Six Anti-Aging Tips to Keep Your DNA Young and Healthy

Get to know the latest anti-aging target, your telemores, and how doing so can prevent the signs of aging.


Telomeres are the DNA ‘cap’ at the end of each chromosome critical for healthy cell function (imagine the plastic piece at the end of a shoelace to visualize). Growing evidence suggests that telomere shortening can inhibit stem cell function, cellular regeneration, and organ maintenance, contributing to the dreaded aging process. While there is still much to learn about telomere biochemistry, maintaining their health is huge in preventing the signs of aging. Some key supplements are showing promise towards maintaining their structure, which will help you look and feel younger longer.

1. Young at heart with omega-3s
A 2010 study in patients with coronary artery disease (CAD) uncovered an inverse association between blood levels of fish oil and the rate of telomere shortening over five years, suggesting a possible explanation for the protective effects of omega-3 fatty acids. Since telomeres are a marker of biological aging, telomere length has been shown to predict mortality in patients with cardiovascular diseases. Researchers from the University of California, San Francisco studied more than 600 patients and found that the higher the blood levels of fish-derived omega-3 acids in patients with coronary heart disease, the longer the telomeres.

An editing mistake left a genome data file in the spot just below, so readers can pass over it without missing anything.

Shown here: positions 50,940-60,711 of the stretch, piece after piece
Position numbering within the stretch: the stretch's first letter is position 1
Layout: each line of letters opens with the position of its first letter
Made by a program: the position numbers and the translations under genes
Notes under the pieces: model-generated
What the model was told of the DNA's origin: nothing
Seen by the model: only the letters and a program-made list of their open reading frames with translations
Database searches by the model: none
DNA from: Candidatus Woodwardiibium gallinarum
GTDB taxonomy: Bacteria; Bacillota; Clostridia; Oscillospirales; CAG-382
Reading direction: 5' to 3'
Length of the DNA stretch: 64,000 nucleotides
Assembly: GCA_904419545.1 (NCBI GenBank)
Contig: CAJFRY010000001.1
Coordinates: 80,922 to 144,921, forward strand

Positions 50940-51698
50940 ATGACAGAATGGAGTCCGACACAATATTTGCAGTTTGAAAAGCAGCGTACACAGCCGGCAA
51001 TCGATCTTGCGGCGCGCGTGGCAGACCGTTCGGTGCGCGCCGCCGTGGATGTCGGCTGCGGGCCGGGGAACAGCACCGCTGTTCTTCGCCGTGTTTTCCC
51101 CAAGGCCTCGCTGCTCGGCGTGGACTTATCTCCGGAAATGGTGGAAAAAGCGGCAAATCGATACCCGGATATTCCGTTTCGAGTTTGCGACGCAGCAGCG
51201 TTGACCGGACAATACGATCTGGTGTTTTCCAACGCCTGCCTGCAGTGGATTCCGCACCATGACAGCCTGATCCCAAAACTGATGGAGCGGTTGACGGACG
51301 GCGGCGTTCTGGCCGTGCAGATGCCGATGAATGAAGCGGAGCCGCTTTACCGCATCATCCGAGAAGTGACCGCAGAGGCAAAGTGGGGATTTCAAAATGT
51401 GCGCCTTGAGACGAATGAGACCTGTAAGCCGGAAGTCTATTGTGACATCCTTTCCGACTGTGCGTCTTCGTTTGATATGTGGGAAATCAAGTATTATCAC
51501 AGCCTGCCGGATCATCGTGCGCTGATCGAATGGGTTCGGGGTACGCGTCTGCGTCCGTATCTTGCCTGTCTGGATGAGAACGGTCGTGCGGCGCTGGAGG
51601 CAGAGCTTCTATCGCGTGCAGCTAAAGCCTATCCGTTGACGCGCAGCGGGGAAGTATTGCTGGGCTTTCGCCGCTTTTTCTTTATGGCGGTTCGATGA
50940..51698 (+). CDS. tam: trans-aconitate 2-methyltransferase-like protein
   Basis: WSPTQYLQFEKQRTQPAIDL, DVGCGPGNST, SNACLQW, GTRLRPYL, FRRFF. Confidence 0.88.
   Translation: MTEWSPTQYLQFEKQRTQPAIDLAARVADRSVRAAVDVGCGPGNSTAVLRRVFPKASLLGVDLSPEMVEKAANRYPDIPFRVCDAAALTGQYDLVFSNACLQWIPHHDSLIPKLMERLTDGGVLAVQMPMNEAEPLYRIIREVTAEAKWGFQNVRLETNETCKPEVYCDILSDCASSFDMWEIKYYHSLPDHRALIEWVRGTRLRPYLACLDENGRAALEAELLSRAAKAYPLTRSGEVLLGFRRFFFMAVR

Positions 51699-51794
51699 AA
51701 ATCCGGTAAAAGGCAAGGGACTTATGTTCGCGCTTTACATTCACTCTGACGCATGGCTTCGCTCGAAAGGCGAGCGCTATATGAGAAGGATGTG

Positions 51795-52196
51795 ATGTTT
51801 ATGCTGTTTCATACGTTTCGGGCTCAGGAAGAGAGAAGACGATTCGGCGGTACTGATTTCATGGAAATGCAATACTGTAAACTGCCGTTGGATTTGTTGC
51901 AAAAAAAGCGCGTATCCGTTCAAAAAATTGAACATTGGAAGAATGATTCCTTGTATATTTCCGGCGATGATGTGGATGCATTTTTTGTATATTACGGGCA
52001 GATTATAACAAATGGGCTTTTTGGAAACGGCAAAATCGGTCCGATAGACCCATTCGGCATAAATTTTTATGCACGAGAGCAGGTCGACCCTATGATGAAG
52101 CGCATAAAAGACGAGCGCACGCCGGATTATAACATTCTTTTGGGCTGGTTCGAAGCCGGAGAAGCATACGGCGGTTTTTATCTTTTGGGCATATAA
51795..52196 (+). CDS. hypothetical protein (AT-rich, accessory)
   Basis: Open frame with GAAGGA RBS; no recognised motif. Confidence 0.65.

Bottom line: I recommend selecting a high quality fish oil supplement and taking 2-3 capsules (or 1 teaspoon) twice daily with meals.

2. Get moving daily
If you’re searching for the fountain of youth, it may be as close as your local gym. A 2008 study published in the Archives of Internal Medicine of more than 2400 twins compared the telomere length in those that exercised versus the sedentary ones. After one year, they found — based on telomere length — that those who exercised were biologically younger than those who didn’t. In fact, the telomeres of the most active subjects were 200 nucleotides longer than those of the least active subjects.

 Bottom line: I prescribe that all my patients do three 30-minute strength training sessions per week, 1-2 interval cardio sessions (no more than 30 minutes each) and one yoga class or DVD.

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